citharist, kitharist

a performer on an ancient Greek form of lyre called a cithara.
See also: Music
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But it is plain both from the frequent literary uses of [GREEK TEXT NOT REPRODUCIBLE IN ASCII] and from many hundreds of paintings that the standard image of a lyrist or kitharist was as `striker with plectrum' rather than `plucker with fingers'.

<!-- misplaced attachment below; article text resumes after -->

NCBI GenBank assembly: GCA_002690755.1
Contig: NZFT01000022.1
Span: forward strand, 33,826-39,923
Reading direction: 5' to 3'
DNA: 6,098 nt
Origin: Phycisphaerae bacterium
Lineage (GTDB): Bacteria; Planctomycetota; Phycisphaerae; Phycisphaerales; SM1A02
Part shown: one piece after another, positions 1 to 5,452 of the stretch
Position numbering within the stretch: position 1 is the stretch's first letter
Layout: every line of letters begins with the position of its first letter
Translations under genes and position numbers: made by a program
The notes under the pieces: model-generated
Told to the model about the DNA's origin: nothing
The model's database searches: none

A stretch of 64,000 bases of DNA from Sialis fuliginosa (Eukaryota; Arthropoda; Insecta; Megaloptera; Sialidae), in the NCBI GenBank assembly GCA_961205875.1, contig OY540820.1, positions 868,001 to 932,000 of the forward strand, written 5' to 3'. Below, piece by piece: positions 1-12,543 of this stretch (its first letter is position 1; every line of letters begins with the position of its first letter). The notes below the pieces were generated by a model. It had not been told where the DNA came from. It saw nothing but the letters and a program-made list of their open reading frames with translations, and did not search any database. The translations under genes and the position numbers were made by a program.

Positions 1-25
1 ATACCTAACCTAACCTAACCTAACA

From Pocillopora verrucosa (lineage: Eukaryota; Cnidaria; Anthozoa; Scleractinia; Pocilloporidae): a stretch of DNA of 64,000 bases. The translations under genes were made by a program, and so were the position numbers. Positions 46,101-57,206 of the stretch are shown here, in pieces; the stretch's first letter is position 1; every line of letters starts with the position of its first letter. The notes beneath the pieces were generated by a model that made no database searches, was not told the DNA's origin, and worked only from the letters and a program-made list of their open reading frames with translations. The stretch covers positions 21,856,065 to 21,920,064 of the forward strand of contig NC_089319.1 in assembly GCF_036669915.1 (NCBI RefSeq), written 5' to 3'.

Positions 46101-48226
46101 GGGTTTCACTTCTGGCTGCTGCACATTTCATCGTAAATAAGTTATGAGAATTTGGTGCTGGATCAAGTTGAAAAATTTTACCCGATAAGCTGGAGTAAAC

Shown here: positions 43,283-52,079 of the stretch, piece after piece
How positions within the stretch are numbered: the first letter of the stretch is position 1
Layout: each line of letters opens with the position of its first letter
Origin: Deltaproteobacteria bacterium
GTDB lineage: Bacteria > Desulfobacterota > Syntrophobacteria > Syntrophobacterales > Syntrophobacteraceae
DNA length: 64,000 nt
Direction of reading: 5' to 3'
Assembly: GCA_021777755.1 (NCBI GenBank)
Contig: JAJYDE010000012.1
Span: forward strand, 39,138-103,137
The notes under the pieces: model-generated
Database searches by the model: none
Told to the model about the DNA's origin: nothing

He was reported to have sought [GREEK WORD NOT REPRODUCIBLE IN ASCII] in various forms:(48) he exposed Onomacritus' attempt to forge the oracles of Musaeus(49) and he was famed for his penchant for wordplay.(50) But first and foremost he was a practical musician: Aristoxenus reports that he held the view that notes have [GREEK WORD NOT REPRODUCIBLE IN ASCII] (`breadth'), perhaps a string-player's vote for pitching notes by ear and a riposte to Pythagorean attempts to define note-values in purely mathematical terms (in practice, pitching a note accurately does not require pinpoint precision).(51) As an aulete and kitharist, Lasos would have approved of and practised the sort of empirical, rule-of-thumb musicianship which later drew Plato's censure.(52)